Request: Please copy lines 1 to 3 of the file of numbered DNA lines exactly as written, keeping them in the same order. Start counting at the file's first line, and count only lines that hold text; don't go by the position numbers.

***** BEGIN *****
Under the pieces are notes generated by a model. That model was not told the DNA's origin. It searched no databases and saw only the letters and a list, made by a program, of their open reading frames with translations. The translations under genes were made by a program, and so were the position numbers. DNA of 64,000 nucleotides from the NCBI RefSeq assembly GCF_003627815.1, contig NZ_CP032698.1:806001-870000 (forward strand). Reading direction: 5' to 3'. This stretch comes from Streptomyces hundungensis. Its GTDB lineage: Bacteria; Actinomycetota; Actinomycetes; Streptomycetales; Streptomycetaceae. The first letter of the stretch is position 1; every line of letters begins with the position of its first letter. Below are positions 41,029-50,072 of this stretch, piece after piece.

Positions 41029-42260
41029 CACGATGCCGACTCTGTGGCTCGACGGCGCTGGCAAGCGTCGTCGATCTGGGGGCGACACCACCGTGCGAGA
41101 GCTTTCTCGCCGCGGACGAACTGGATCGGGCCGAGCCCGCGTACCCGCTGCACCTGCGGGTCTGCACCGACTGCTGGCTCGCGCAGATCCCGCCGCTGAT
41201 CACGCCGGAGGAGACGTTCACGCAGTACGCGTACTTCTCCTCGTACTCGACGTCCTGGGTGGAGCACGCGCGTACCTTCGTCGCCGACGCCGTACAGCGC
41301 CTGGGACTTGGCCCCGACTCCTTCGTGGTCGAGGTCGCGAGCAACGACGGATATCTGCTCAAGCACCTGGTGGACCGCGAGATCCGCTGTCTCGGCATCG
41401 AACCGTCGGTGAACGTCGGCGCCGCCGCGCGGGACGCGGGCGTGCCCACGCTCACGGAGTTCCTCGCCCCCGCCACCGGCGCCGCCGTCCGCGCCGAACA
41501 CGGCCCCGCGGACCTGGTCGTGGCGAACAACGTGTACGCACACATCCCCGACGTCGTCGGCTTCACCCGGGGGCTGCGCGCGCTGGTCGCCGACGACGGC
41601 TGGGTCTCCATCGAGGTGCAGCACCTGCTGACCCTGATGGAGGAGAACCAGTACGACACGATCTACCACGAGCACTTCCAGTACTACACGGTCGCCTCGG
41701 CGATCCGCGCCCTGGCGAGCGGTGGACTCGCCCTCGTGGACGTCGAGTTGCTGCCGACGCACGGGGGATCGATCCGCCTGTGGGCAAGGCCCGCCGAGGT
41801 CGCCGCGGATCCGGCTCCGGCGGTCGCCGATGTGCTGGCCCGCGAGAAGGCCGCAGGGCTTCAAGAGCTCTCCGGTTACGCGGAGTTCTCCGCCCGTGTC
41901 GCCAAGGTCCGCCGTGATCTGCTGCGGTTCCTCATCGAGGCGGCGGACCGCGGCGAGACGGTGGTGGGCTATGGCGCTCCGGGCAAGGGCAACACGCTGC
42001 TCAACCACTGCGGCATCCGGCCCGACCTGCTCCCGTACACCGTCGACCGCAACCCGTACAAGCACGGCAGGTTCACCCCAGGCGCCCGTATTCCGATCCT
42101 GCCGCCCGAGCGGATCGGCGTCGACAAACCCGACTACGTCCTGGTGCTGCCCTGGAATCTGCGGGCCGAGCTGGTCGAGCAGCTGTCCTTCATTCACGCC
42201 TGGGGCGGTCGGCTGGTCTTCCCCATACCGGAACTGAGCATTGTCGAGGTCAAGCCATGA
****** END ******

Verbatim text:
Under the pieces are notes generated by a model. That model was not told the DNA's origin. It searched no databases and saw only the letters and a list, made by a program, of their open reading frames with translations. The translations under genes were made by a program, and so were the position numbers. DNA of 64,000 nucleotides from the NCBI RefSeq assembly GCF_003627815.1, contig NZ_CP032698.1:806001-870000 (forward strand). Reading direction: 5' to 3'. This stretch comes from Streptomyces hundungensis. Its GTDB lineage: Bacteria; Actinomycetota; Actinomycetes; Streptomycetales; Streptomycetaceae. The first letter of the stretch is position 1; every line of letters begins with the position of its first letter. Below are positions 41,029-50,072 of this stretch, piece after piece.

Positions 41029-42260
41029 CACGATGCCGACTCTGTGGCTCGACGGCGCTGGCAAGCGTCGTCGATCTGGGGGCGACACCACCGTGCGAGA